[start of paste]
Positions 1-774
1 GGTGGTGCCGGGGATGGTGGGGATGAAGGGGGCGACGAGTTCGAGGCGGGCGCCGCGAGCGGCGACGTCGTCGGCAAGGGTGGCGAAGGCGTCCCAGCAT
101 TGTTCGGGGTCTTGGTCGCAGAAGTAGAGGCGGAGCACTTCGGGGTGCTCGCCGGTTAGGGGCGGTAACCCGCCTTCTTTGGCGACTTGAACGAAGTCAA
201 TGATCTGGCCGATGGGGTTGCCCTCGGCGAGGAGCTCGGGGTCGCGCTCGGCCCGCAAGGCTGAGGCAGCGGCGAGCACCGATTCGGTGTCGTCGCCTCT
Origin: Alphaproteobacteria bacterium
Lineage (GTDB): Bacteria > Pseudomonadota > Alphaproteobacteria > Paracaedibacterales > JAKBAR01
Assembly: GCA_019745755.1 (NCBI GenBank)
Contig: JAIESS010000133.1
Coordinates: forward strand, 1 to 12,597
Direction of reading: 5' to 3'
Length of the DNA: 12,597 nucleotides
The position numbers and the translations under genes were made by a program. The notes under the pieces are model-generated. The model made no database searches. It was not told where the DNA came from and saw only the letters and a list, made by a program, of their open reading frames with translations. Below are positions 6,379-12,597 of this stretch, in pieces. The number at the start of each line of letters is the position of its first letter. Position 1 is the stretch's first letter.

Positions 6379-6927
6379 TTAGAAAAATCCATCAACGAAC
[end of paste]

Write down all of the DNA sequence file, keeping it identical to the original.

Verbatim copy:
Positions 1-774
1 GGTGGTGCCGGGGATGGTGGGGATGAAGGGGGCGACGAGTTCGAGGCGGGCGCCGCGAGCGGCGACGTCGTCGGCAAGGGTGGCGAAGGCGTCCCAGCAT
101 TGTTCGGGGTCTTGGTCGCAGAAGTAGAGGCGGAGCACTTCGGGGTGCTCGCCGGTTAGGGGCGGTAACCCGCCTTCTTTGGCGACTTGAACGAAGTCAA
201 TGATCTGGCCGATGGGGTTGCCCTCGGCGAGGAGCTCGGGGTCGCGCTCGGCCCGCAAGGCTGAGGCAGCGGCGAGCACCGATTCGGTGTCGTCGCCTCT
Origin: Alphaproteobacteria bacterium
Lineage (GTDB): Bacteria > Pseudomonadota > Alphaproteobacteria > Paracaedibacterales > JAKBAR01
Assembly: GCA_019745755.1 (NCBI GenBank)
Contig: JAIESS010000133.1
Coordinates: forward strand, 1 to 12,597
Direction of reading: 5' to 3'
Length of the DNA: 12,597 nucleotides
The position numbers and the translations under genes were made by a program. The notes under the pieces are model-generated. The model made no database searches. It was not told where the DNA came from and saw only the letters and a list, made by a program, of their open reading frames with translations. Below are positions 6,379-12,597 of this stretch, in pieces. The number at the start of each line of letters is the position of its first letter. Position 1 is the stretch's first letter.

Positions 6379-6927
6379 TTAGAAAAATCCATCAACGAAC